All that striving and living for perfection, the reaching for more and trying so hard to be better – to be great – to be everything for everybody …. I’d love to say it worked. I’d love to say it brought me happiness, or at the very least brought people around me happiness. But again, I found myself lonely and exhausted and disillusioned. If I was doing everything right, why wasn’t I happy? When would I be good enough for my teachers, my parents, my friends, myself?
The ways in which I tried to excel throughout my life are mind-boggling. I’ve tried to be good at everything I’ve ever done, big and small. I’ve attempted to be good at friendships, romantic relationships, school, work, play, hobbies, parenting, exercise, diet, volunteering, following a budget, applying eyeliner, making delicious dinners, keeping my car clean, color-coding my office, scrubbing the bathroom sink, keeping up with fashion trends, following pop culture, understanding politics, attending church, striving for mindfulness, planning for retirement, ensuring I have health insurance and “not sweating the small stuff.” I’ve tried, and tried, and tried. I’ve stressed and worried and planned and I’ve also gone through periods where I’ve given up completely, too discouraged by my failures to want to try any longer. Then I’ve dusted myself off and pulled myself up from my ballet-flat-straps and tried again.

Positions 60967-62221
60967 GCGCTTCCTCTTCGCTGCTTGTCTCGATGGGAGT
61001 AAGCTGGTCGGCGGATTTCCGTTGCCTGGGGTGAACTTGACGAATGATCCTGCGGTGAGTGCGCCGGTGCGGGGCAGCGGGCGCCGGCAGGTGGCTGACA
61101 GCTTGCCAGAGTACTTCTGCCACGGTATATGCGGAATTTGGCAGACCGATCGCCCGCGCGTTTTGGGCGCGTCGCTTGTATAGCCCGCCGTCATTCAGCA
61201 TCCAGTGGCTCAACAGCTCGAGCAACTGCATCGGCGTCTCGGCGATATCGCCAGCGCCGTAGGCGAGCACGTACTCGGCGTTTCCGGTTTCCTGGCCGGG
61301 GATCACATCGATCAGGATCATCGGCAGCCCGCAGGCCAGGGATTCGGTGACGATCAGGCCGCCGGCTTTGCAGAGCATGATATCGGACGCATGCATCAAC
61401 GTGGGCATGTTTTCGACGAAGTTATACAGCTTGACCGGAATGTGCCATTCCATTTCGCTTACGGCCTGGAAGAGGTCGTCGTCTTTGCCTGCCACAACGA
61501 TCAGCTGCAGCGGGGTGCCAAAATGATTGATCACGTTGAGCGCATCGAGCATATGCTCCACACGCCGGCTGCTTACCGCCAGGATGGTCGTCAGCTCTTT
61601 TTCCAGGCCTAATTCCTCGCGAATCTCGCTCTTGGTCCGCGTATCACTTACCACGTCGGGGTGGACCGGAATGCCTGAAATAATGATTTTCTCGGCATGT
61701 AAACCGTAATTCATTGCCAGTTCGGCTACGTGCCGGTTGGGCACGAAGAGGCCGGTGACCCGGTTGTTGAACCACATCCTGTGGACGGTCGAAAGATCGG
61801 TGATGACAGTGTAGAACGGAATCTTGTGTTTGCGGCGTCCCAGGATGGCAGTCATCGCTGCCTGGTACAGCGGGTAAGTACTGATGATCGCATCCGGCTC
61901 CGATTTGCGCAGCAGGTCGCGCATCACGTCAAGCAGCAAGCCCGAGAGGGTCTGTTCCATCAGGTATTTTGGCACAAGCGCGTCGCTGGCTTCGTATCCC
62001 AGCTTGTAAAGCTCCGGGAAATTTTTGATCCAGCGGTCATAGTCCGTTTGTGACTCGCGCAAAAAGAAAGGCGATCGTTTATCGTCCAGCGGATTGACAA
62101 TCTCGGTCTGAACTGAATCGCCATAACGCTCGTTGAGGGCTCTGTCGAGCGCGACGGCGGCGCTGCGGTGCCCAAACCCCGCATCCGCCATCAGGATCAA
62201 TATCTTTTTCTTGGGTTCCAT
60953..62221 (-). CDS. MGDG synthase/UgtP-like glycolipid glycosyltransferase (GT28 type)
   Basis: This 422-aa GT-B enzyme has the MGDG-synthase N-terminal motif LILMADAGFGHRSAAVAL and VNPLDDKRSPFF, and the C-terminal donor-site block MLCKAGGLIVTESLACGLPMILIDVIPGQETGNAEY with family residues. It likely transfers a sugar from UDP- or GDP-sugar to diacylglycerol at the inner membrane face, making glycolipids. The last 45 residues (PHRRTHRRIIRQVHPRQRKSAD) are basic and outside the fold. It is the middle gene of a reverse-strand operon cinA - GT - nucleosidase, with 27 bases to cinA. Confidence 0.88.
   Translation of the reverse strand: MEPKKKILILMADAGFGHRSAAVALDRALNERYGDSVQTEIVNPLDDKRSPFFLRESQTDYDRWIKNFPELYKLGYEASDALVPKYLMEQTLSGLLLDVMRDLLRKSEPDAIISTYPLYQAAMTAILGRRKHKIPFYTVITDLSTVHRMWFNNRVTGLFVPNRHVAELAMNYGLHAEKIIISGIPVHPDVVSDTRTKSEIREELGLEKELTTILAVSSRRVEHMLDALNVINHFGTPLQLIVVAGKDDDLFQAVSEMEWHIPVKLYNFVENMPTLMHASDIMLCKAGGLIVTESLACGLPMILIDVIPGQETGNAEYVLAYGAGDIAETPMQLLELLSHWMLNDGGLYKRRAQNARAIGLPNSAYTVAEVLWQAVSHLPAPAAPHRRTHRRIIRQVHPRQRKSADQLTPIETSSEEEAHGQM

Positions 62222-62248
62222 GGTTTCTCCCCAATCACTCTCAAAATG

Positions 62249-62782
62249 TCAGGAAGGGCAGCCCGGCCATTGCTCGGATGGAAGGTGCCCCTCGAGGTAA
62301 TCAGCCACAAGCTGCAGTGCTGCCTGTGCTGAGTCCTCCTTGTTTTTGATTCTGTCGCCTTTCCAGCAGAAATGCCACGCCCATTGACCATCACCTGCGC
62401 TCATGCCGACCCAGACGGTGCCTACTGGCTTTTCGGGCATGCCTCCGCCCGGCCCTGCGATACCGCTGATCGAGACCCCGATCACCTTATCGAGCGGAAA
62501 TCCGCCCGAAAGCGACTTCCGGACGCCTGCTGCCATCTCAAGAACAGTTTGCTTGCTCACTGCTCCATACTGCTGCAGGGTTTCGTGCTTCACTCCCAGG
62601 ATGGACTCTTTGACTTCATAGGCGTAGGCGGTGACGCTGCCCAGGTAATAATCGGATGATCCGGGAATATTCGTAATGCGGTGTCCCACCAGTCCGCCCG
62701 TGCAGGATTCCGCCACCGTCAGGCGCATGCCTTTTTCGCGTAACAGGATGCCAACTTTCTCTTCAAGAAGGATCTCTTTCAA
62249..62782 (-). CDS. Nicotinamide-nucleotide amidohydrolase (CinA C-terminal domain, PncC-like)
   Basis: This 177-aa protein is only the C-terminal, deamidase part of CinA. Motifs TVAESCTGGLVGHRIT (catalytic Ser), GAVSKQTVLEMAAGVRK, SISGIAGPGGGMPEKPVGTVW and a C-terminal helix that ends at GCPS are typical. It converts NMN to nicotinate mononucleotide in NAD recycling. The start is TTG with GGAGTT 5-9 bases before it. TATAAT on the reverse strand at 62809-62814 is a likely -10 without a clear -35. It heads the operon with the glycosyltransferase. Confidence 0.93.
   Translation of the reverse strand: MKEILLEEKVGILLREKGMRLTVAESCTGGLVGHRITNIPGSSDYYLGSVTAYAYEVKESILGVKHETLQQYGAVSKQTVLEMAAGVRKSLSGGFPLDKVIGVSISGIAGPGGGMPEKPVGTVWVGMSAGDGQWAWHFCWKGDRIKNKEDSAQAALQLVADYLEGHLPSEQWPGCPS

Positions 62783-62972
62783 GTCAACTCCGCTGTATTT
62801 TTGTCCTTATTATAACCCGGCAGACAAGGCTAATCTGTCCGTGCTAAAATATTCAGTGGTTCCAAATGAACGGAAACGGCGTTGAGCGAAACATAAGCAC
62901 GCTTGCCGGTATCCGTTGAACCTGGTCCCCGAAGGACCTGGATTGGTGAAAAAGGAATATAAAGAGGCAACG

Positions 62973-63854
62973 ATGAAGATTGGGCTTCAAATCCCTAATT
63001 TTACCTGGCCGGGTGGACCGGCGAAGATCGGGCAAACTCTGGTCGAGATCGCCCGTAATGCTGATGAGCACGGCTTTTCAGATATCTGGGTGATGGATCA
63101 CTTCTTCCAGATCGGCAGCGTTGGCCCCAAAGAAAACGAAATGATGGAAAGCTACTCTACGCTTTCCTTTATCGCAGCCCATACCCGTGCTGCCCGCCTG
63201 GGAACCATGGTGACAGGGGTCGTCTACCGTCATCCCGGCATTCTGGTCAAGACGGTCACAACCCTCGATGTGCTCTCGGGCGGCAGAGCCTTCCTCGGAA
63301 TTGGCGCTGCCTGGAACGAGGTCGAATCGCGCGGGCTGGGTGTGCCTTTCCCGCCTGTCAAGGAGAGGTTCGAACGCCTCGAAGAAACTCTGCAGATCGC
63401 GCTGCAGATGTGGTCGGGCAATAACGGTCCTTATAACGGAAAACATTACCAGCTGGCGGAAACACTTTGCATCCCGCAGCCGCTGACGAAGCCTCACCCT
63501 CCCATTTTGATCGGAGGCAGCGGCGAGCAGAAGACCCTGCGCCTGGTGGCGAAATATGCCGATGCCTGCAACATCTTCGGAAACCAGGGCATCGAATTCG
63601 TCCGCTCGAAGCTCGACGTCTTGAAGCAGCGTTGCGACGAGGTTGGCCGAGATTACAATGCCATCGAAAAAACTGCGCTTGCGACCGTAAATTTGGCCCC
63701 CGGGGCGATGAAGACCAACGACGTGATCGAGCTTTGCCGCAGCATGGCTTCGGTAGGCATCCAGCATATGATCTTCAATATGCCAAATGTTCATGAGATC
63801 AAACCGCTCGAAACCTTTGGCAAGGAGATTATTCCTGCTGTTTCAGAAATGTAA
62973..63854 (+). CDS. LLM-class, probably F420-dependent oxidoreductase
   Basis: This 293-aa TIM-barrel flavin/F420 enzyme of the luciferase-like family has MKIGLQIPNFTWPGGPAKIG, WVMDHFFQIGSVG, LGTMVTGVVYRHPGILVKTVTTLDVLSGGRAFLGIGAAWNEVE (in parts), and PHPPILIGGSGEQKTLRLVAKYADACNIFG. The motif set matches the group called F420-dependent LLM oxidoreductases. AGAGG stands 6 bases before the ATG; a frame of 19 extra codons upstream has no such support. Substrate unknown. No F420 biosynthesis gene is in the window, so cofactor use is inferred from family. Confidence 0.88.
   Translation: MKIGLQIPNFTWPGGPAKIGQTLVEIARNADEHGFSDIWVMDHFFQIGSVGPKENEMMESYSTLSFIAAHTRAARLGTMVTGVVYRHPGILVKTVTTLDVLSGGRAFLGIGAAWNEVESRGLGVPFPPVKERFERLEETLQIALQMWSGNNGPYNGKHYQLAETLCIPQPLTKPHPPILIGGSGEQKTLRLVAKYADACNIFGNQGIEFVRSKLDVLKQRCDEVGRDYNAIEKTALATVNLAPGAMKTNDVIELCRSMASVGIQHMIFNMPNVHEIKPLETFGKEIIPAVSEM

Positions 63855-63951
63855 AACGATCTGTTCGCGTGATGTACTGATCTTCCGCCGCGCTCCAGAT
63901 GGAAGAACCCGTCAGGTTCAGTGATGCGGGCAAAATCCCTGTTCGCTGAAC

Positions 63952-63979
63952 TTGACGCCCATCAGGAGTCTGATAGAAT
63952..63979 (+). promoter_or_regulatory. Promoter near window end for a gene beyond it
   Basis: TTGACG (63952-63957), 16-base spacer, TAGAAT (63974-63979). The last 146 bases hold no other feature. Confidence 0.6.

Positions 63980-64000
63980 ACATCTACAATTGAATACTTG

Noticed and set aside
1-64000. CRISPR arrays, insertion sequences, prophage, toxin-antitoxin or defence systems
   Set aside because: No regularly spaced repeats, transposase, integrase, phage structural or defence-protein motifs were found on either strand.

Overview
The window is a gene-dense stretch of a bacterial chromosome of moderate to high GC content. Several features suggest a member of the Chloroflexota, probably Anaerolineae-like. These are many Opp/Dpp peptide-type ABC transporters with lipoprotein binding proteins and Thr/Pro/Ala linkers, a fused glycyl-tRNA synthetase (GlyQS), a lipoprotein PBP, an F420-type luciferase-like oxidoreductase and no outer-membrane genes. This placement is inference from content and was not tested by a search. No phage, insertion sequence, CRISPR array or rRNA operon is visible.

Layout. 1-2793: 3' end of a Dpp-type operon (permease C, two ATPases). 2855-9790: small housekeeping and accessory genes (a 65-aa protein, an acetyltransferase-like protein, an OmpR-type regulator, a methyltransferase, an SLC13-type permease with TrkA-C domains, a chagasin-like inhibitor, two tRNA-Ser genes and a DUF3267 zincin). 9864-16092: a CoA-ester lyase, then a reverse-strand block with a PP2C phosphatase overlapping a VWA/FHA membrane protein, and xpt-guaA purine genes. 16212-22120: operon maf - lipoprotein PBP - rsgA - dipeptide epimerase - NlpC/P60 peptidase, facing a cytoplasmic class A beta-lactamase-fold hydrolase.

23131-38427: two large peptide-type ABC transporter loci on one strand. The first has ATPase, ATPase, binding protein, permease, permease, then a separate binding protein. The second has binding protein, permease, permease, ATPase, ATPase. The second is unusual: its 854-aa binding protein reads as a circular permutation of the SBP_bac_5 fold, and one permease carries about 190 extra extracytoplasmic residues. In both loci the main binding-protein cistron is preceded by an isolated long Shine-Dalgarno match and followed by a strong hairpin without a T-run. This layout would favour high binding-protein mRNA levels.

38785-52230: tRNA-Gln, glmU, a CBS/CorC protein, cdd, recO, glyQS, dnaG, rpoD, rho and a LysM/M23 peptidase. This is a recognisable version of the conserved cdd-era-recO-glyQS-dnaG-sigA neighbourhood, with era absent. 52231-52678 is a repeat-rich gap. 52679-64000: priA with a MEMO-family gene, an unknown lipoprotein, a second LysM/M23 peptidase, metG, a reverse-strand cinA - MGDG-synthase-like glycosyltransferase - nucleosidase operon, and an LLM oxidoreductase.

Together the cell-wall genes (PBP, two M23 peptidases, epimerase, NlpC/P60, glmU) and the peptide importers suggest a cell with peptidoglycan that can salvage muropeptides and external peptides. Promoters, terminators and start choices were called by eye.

I’ve always wanted to be a good girl.
But I’ve never really felt good enough.
I don’t think I’m alone. I see my closest friends and the biggest Hollywood superstars struggle with the same things. We’re taught that if we get a spouse, a kid or two, maybe a dog, a house and a stable job, we should be happy. In reality, those things are never enough. There’s always a bigger house or a better-paying job to aspire to. There are always skinny jeans that we save in the back of our closets for the day we weigh what we think is acceptable.
Have you ever felt this way? Maybe it wasn’t about being a good girl for you. Maybe you wanted to be a cool guy, or a prima ballerina. Maybe you wanted to be a millionaire or a Top Chef. Maybe you think we should always try harder, do better, go faster, earn more money and lose more weight. After all, they say that you can never be too rich or too thin, right? But does all that getting ever make you feel truly good?